The Great Pretendian, part 1
September 1, 2023
A few years ago, when I was in graduate school hoping to become an important historian of the American West (and land a job in a university), my advisor and mentor was an expert on Native American history.
He and my other teachers believed that anyone wanting to specialize in the American West must study what we called then “American Indian” history. I took two or three classes from my mentor as well as serving as his graduate assistant.
My graduate assistant job paid my tuition and gave me enough left over to rent a small apartment and lead a typical poor graduate student existence. I graded the exams my mentor gave, guest lectured occasionally when he was out of town, and did anything else he wanted me to do. I loved it!
This teacher was the most accomplished expert on the history of Navajos in the United States although he also had researched and written about members of other native groups. A few years after I was his student, he was elected president of the Western History Association.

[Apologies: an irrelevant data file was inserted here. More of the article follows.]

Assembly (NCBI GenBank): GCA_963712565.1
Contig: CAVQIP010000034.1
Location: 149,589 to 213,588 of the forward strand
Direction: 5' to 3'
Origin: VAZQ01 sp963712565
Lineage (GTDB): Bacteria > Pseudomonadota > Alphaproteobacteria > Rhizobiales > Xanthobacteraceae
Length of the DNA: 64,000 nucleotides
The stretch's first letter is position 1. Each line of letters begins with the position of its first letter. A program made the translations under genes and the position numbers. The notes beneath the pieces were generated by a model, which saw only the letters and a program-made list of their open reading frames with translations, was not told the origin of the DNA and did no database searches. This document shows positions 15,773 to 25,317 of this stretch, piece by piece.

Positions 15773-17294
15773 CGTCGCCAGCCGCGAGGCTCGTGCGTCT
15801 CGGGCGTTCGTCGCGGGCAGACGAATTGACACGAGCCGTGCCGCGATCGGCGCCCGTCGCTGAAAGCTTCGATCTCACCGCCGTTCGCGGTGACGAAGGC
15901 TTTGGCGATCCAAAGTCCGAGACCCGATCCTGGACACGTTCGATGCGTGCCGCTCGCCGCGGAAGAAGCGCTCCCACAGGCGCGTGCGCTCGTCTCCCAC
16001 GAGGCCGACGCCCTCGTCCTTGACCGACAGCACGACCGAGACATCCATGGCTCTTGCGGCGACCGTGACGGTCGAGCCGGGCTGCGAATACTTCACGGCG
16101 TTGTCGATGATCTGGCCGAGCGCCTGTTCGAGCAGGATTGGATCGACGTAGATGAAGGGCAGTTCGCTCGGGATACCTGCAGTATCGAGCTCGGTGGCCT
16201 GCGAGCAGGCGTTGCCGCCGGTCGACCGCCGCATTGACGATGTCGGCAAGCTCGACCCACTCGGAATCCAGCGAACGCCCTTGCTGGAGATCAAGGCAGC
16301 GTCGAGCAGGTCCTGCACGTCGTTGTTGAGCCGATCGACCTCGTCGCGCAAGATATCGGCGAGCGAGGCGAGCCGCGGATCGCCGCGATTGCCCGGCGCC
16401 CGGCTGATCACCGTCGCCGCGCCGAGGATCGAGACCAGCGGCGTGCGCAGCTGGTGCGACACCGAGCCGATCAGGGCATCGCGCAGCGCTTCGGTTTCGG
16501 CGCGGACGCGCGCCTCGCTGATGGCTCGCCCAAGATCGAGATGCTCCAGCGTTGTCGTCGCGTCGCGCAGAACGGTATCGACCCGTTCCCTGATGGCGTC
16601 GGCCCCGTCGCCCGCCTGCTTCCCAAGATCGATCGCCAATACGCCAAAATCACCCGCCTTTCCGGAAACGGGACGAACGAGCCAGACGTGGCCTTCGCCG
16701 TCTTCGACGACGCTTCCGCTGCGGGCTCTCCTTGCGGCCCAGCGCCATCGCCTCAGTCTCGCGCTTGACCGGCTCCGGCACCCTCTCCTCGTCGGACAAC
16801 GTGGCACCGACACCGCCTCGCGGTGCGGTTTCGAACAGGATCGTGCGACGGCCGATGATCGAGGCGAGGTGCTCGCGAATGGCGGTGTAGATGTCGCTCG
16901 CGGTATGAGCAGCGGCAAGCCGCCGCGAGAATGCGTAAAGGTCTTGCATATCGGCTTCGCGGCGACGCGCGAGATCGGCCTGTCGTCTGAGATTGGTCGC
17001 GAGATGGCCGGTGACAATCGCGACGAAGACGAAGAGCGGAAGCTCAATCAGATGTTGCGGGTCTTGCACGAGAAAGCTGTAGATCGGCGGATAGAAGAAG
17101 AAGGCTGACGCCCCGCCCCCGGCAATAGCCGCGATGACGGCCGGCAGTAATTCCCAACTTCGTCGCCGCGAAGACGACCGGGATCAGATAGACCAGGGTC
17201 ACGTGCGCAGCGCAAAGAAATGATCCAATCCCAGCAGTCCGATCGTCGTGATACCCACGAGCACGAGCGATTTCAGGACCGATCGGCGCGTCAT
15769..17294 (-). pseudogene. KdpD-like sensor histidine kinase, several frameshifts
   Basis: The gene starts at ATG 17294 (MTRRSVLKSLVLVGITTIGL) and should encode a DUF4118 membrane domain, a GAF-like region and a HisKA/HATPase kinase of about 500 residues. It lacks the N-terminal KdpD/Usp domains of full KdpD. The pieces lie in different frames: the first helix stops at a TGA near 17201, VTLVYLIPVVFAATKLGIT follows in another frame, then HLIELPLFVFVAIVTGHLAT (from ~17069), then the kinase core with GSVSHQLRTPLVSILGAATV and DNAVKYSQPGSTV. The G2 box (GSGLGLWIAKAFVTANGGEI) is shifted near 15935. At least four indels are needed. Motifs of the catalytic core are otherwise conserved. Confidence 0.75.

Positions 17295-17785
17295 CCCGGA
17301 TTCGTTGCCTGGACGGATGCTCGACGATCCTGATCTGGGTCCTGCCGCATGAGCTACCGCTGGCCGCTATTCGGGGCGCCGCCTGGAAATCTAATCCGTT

In one of his classes, we spent a few weeks looking at Native American authors who were explaining and educating about American Indian culture through the medium of fiction rather than the more typical nonfiction history books.
Several Native American authors had become important in the U.S. literary world in the then-recent past. Chief among these was Oklahoma’s N. Scott Momaday, who is Kiowa and had won a Pulitzer Prize for his novel “House Made of Dawn.”
Another author I really liked was Leslie Marmon Silko (a member of Laguna Pueblo) who got rave reviews for her novel “Ceremony.” My favorite, however, was James Welch (whose parents were Blackfeet and Gros Ventre). Others we studied included Vine Deloria Jr. (who was Sioux) and Jamake Highwater.
The latter said he was “of Blackfeet/Cherokee heritage”—but, as it later developed, he was not an Indian but what critics called a “Pretendian” – as we will see next week in Part 2 of this article.